Looking for Ourselves in our Heroes
Posted August 3, 2011on:
This illuminating post by Jim Hines (as well as a Twitter conversation) got me thinking about a lot of things today.
The post is about the sadly predictable reaction of some people in American “geek” culture to the idea of a half-black, half-Hispanic Spider-Man. I personally love the idea; there are so few nonwhite heroes in the various comic book universes that any new addition feels like an opportunity for fresh and interesting storytelling. I also like the idea that superhero identities don’t have to be tied to a single person; the idea of someone new stepping into the boots and cape of an older hero is compelling. That’s why I liked “Batman Beyond” so much, and why I made Sky Ranger an inherited title instead of something associated with only one individual in the Extrahumans universe.
Some fans don’t feel that way, clearly. The amount of whining and nasty, racist jokes from the geek world is not surprising, though it continues to be disappointing. I used to feel very much at home in geekspace, but these days I feel like I have less and less of a place there. Where are the people like me? And I’m talking just women, not even LGBT folks (though that would be nice, too)!
This isn’t just a comic book problem, but something that SF/Fantasy/etc. in general is just starting to come to grips with. Fantasy was long the domain of Muscled White Guys With Swords doing important things, for example. This is changing, thankfully–I could name you many great books with women as the main characters. Bless urban fantasy with its wealth of strong and interesting female protagonists! I feel like science fiction still lags behind a bit, but there too some strides are being made towards gender equity.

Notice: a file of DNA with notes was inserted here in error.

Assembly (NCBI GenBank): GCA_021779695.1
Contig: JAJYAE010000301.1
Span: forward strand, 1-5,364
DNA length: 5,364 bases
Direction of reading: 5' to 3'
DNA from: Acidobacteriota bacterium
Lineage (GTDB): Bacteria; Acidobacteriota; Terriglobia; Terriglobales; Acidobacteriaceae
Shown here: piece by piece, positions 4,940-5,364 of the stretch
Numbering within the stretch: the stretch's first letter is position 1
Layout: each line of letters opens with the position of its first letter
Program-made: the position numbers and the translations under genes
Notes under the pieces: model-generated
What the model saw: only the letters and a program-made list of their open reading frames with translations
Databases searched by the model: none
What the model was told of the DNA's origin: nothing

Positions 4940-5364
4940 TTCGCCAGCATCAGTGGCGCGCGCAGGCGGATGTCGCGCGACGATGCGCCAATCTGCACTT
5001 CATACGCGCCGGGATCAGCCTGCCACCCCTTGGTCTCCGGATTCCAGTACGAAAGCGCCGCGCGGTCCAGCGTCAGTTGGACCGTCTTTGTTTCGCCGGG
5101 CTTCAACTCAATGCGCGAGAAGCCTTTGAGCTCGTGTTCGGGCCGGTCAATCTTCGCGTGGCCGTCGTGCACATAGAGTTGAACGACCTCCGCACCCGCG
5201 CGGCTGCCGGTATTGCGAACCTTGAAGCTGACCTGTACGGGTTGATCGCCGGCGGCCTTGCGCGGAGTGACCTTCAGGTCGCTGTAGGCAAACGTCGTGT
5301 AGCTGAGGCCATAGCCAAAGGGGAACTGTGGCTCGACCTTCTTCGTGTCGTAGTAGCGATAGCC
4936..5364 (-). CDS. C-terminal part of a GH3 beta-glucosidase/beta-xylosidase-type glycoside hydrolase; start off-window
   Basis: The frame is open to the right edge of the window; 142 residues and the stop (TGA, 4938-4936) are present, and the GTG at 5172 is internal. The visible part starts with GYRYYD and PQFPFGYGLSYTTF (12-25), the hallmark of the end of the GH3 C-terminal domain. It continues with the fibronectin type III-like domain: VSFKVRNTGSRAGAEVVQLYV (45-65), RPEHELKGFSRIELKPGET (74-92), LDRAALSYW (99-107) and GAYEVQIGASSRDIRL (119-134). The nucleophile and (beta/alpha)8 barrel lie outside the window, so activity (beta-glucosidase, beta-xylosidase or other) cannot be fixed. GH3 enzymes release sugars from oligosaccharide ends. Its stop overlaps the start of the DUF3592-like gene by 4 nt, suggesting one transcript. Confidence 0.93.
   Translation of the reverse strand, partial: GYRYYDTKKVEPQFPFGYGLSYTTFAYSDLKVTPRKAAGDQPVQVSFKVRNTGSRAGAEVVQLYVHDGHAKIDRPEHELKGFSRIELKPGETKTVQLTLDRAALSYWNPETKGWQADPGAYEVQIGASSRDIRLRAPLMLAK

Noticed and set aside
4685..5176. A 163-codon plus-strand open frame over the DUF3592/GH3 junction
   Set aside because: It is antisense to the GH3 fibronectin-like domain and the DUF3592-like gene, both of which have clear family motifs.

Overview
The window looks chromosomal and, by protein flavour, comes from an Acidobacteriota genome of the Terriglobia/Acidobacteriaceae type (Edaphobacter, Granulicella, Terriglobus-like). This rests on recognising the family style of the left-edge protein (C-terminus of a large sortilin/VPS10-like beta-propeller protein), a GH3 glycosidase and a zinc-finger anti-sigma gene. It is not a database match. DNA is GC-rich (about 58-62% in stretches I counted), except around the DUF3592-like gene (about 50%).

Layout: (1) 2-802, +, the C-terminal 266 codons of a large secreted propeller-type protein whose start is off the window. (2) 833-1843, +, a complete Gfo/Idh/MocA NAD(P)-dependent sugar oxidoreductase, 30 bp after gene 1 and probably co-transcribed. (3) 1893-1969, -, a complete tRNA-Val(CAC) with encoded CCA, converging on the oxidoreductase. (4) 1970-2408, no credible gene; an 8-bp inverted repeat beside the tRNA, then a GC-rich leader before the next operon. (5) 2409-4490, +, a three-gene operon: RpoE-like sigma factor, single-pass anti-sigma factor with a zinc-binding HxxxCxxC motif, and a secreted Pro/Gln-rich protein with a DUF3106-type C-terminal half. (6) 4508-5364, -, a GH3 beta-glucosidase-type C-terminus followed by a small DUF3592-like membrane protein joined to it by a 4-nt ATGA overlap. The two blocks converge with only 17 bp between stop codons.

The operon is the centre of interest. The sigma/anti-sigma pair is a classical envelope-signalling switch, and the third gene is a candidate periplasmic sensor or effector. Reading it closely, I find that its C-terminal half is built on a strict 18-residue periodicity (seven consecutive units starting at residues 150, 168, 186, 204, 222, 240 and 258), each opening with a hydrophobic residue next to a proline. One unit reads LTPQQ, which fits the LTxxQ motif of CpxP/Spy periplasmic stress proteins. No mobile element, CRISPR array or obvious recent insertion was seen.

I still haven’t run into a lot of truly racially diverse fantasy or science fiction universes. One notable exception was Zion in the two Matrix sequels, but other than that…? And let’s not even get started on sexuality or ability. Sadly, because we’re trained by our society to assume that characters are white, straight and able-bodied unless told otherwise, diversity can be a bit harder to find in print. I think we want to find pieces of ourselves in our heroes. That’s an awful lot harder when all of the heroes aren’t like you in some fundamental way.
This is something that I struggle with in my own writing. How do I create worlds and characters that really do reflect human diversity? And how do I do that without hitting people over the head with my big Star Trek hammer?
In any event, Marvel is to be commended for letting someone who isn’t a white guy named Peter Parker be Spider-Man. Sort of. This is all happening in the Ultimate Marvel universe, which contains “reimagined” and “updated” versions of familiar characters. Basically, it’s the place where non-canon goes to die. So, Spider-Man can be a half-black, half-Hispanic guy–in a second-class offshoot universe. Yay?